Swrve’s new platform enables ‘payload’ targeting and triggering

The company says this is the first real-time use of granular data within an event for defining audiences and deciding when to send messaging.

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Marketing platform Swrve is out with version 3.0 of its platform, key new features of which are “payload” targeting and triggering.

The company says other campaign tools only address the “outer shell” of an event, such as a search for a flight on a particular travel company’s app. But Swrve says it can now allow a marketer — for the first time — to target in real time the “payload” details inside each event, such as the data that indicates that the traveler searched for flights for business class for one flier from New York to London with checked bags.

The Swrve platform is employed for a brand’s marketing to existing and logged-in customers, rather than for the acquisition of new ones, and the payload targeting/triggering is available for customers of apps that utilize the Swrve software development kit (SDK). The targeted segment can consist of identified or anonymized users, depending on the preferences of the app owner, or it could point to a single individual.

By payload, Swrve means granular data within an event that can be used to segment an audience, find an individual user or signal a message to fire. In other words, the company says, “the attributes of an event [can be used] as targeting criteria.”

Previously, Vice President of Product Marketing Dave Wilt told me, marketers’ BI (business intelligence) teams would get this granular data through the app’s back end, hours or days after the event was created. Now, the event details — instead of just broad event data — can be utilized immediately for marketing messages.

So, instead of targeting based only on the fact that Customer A has purchased an airline ticket, the new platform can also target attributes within that ticket-purchase “payload.” For instance, the platform can act on the info that the traveler — who lives in Chicago — is going to LAX airport from Newark but returning to JFK, and, though the seat has not yet been chosen, the traveler selected a window seat on four of the last five flights purchased through this app.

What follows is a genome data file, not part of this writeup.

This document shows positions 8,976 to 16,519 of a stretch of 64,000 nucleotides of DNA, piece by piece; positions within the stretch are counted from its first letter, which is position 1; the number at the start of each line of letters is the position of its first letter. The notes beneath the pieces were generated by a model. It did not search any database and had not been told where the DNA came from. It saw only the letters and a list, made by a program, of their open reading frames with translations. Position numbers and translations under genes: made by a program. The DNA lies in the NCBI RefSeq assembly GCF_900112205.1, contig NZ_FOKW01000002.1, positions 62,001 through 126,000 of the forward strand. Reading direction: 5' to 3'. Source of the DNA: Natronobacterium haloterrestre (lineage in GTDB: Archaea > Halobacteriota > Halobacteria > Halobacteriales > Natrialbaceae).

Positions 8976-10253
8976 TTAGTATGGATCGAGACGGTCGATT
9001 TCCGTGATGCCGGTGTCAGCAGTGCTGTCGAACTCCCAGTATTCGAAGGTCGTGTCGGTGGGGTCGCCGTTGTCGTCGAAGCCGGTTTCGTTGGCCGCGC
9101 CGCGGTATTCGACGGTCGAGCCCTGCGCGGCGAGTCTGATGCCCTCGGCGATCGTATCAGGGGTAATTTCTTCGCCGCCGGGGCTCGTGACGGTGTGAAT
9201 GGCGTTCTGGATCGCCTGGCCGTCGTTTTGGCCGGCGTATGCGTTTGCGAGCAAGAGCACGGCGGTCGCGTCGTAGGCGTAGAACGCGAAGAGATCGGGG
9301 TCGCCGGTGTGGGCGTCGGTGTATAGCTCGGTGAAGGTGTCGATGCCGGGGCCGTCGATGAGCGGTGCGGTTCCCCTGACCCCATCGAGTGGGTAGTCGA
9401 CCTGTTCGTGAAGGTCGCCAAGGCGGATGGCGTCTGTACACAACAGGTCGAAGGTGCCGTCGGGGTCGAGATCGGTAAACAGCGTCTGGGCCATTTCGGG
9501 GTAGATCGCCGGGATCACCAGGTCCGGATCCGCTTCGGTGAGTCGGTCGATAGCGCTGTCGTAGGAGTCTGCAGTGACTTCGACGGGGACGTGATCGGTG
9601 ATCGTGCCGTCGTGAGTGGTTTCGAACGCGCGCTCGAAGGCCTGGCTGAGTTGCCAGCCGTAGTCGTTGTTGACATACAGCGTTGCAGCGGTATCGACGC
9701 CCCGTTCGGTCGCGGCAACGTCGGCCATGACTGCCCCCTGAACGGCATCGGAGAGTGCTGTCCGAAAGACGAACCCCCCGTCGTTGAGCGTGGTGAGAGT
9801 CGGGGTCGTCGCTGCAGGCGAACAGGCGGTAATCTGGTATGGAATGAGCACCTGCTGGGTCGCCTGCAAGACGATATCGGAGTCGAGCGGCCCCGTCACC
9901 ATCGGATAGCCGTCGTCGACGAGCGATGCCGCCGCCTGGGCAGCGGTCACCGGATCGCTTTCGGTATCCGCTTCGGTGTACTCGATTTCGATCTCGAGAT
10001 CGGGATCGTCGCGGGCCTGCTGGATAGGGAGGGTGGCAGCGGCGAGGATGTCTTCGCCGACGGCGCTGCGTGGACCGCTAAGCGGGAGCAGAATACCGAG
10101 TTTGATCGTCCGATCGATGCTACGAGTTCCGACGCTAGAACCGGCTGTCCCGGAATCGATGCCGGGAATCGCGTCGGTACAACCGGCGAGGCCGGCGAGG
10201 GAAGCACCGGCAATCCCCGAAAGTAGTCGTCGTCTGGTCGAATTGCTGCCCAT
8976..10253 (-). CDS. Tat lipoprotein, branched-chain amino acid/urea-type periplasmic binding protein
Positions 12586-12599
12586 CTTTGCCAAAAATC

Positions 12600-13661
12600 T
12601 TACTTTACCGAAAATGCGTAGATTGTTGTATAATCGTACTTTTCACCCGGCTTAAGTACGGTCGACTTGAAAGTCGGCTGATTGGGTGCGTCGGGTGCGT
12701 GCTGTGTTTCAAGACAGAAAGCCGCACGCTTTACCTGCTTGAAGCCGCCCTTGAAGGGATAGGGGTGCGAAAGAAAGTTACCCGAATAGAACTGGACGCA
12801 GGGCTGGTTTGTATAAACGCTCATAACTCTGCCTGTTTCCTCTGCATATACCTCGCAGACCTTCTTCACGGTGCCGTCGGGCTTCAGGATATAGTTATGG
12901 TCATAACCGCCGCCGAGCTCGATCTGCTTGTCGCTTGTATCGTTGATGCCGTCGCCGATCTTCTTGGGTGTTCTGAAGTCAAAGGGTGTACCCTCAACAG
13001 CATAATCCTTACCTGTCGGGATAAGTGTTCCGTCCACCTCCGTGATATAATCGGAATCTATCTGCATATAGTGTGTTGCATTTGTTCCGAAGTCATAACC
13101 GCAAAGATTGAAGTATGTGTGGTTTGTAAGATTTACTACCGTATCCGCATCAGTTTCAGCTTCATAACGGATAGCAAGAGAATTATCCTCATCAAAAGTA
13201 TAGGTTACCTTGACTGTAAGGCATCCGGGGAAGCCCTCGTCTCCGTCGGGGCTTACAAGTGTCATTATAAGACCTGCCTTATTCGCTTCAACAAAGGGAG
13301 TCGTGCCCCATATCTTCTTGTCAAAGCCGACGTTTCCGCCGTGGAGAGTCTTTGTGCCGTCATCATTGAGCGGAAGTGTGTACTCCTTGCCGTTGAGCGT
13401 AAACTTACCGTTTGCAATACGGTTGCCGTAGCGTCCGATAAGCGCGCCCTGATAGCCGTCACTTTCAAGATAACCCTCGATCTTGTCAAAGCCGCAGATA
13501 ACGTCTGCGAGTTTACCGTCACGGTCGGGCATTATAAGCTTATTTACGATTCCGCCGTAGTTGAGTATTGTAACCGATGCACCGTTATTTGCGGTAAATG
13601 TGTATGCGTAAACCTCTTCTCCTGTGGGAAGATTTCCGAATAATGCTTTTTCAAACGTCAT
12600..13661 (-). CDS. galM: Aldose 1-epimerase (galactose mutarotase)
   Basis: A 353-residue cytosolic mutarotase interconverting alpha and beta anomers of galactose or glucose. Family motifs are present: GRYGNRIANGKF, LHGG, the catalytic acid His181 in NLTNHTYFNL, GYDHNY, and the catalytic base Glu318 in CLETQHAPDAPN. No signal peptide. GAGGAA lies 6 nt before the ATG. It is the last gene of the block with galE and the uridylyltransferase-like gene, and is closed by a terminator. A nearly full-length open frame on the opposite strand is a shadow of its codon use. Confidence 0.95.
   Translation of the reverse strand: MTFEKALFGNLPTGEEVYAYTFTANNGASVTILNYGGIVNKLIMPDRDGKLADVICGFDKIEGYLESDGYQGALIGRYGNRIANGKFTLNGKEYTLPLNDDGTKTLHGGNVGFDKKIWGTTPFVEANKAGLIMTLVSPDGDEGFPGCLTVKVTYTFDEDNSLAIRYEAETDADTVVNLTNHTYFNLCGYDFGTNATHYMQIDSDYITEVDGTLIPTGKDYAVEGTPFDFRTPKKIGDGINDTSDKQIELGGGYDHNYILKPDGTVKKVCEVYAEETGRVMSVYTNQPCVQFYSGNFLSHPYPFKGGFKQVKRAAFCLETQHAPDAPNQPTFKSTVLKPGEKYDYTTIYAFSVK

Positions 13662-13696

The marketing messages, which can also be controlled by location or time, could advertise a hotel near JFK airport, since the platform knows the booked flight is a red-eye. They can be delivered as in-app notifications, push notifications to home screens, web messaging, email or notifications via over-the-top video platforms like Roku.

Here’s a screen showing the additional layers of data being added to an initial shell event as Boolean searches, in this case for the event of watching a video:

Swrve Payload Targeting Fj0o7e

SDKs from other companies might be able to see this data, he said, but they can’t process it quickly enough for it to be useful in real time.

The previously existing real-time processing engine in the Swrve platform, Wilt said, is now being applied to these granular data payloads. This means they can now be acted upon at a speed of up to 162,000 different user attributes per second, each checked against the targeting criteria in real time.

There are no stats yet about whether this more granular targeting has better results than the older way, he said, but it allows “marketers to be more nimble.”

“They’re not waiting on the BI team,” he pointed out.

Opinions expressed in this article are those of the guest author and not necessarily MarTech. Staff authors are listed here.

About the author

Barry Levine
Barry Levine covers marketing technology for Third Door Media. Previously, he covered this space as a Senior Writer for VentureBeat, and he has written about these and other tech subjects for such publications as CMSWire and NewsFactor. He founded and led the web site/unit at PBS station Thirteen/WNET; worked as an online Senior Producer/writer for Viacom; created a successful interactive game, PLAY IT BY EAR: The First CD Game; founded and led an independent film showcase, CENTER SCREEN, based at Harvard and M.I.T.; and served over five years as a consultant to the M.I.T. Media Lab. You can find him at LinkedIn, and on Twitter at xBarryLevine.

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